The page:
# How does this “printing snail pattern” code work? [closed]

``````#include <stdio.h>

int main()
{
int i;
int x;
int y;
for (x = 1; x <= 5; x++)
{
for (y = 1; y <= 5; y++)
{
i = 7848 + y * (-29412 + y * (23130 + y * (-6660 + y * 630)))
+ x * (-16668 + y * (56629 + y * (-44066 + y * (12612 + y * -1186))))
+ x * x * (11910 + y * (-35522 + y * (27183 + y * (-7696 + y * 717))))
+ x * x * x * (-3420 + y * (9204 + y * (-6844 + y * (1908 + y * -176))))
+ x * x * x * x * (330 + y * (-826 + y * (597 + y * (-164 + y * 15))));
printf("%2d ", i/72);
}
printf("\n");
}
}
``````

The output is:

``````        1  2  3  4  5
16 17 18 19 6
15 24 25 20 7
14 23 22 21 8
13 12 11 10 9
``````

What mathematic basis is behind this code?

EDIT: I know this code is useless and worthless, and can't be used in any other way. I am just curious about the mathematical basis behind this code...

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## closed as too localized by Kiril Kirov, Shane MacLaughlin, Shawn Chin, Noufal Ibrahim, Conrad FrixNov 17 '11 at 18:23

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Ammmmm... What? – Kiril Kirov Nov 17 '11 at 17:30
Not really sure what the point of the question is, it looks like a bunch of math, thas all – Dan F Nov 17 '11 at 17:31
Sorry I forgot to add an output! – SHH Nov 17 '11 at 17:31
Well... naively, you could assume that the value at each cell `(x, y)` is a polynomial in `x` and `y`, and then just solve for the coefficients. – Kerrek SB Nov 17 '11 at 17:32
Pft, it's just arithmetic, what's so complicated? IMO, someone didn't have anything to do, and decided to come up with something complicated (at first sight) that does nothing special and can be done in 3 rows, much, much, much more effective. – Kiril Kirov Nov 17 '11 at 17:33

This looks like someone's attempt to do something simple in a deliberately complicated way.

For each cell, it is calculating a polynomial in `x` and `y`. The value at each cell is a sum of terms `aijxiyj` for all 0<=i<=4 and 0<=j<=4.

To calculate the coefficients `aij` of the polynomial, you can substitute the values of `x` and `y` and the desired result for each cell. You'd get 25 linear equations with 25 variables, which can be solved with basic linear algebra.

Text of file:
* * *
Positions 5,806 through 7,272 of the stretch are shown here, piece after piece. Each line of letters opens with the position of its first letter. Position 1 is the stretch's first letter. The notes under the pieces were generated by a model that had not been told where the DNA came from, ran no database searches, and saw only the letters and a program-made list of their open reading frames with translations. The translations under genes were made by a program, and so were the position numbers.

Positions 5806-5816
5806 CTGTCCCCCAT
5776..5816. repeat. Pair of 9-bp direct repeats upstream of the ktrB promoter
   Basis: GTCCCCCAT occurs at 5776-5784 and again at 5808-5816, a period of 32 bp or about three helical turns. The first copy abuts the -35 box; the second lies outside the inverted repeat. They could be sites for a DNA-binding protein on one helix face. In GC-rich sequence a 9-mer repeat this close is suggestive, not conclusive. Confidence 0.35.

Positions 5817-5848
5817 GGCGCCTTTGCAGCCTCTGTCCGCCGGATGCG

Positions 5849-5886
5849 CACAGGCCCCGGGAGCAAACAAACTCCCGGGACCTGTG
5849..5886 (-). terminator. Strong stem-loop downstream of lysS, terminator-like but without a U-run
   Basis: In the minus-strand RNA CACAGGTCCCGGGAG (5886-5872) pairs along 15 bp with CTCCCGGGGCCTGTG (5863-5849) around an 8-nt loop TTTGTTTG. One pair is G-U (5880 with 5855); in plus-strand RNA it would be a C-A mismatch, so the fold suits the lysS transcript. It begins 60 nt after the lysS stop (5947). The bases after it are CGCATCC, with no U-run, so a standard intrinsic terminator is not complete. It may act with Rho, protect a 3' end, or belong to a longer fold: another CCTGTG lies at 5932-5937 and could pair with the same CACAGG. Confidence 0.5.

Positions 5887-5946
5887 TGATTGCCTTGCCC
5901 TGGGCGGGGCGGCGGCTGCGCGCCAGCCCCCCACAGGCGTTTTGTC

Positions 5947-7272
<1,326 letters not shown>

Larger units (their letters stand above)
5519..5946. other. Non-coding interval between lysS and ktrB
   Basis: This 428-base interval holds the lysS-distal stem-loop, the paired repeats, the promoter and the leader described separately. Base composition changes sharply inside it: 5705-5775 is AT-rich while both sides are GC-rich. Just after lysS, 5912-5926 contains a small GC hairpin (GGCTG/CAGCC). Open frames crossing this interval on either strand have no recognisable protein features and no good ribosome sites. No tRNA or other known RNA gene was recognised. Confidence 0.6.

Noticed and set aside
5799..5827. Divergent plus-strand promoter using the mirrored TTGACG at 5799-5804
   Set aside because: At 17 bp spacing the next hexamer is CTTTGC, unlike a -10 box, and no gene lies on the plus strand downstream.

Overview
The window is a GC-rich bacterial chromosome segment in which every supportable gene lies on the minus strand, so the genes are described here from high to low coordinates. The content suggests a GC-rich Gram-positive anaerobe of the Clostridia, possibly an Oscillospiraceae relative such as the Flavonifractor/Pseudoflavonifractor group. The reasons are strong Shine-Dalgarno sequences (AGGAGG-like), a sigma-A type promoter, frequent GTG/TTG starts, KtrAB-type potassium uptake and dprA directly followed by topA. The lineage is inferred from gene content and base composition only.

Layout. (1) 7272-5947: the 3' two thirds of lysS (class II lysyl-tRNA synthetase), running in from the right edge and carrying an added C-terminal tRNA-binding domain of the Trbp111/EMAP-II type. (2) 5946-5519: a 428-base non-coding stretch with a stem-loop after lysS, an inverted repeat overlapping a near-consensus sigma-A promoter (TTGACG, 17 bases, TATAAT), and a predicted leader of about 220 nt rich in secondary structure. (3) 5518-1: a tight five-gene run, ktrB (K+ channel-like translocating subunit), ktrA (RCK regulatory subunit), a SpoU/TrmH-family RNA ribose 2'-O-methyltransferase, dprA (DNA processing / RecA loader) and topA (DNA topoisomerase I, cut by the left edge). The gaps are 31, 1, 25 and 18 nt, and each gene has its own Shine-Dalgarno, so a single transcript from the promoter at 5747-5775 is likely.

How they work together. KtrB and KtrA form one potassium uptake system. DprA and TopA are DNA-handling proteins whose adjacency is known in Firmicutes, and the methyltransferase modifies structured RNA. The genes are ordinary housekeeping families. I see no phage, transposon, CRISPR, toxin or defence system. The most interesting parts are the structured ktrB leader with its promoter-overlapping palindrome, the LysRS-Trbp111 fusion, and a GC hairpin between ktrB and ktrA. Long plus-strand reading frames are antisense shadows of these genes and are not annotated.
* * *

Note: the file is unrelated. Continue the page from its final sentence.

Note that this method has nothing to do with the result being a spiral pattern: It could be used to print any result, the coefficients would just be different.

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Thank you very much! – SHH Nov 17 '11 at 17:48
That is certainly a way to solve it, but unless the perpetrator took the trouble to group the terms after obtaining the required polynomial, I think the OP shows another way of solving this. – Jacob Nov 17 '11 at 17:48
hm.. I am not sure whether the author grouped the terms intentionally to obfuscate the code, or maybe he used another way of solving this (which will group the terms as above in the process). – SHH Nov 17 '11 at 17:52
@Jacob: The terms are grouped in the OP, but that's just another way of writing the same thing. The coefficients will still be the same, and they are the important part. – interjay Nov 17 '11 at 17:57
@interjay: Yes of course ; my point was that the polynomial could have been derived using another method. – Jacob Nov 17 '11 at 20:38

The result of this code is as follow:

``````  1  2  3  4  5
16 17 18 19  6
15 24 25 20  7
14 23 22 21  8
13 12 11 10  9
``````

It looks indeed like numbers follow a snail pattern, but it does not work for square size greater, nor smaller. (change `5` to `7` or `3` gives bad results)

I guess it is just "pure luck", or more simply specific obfuscated code to print that pattern, but there is no mathematic basis behind that, as much as I can see.

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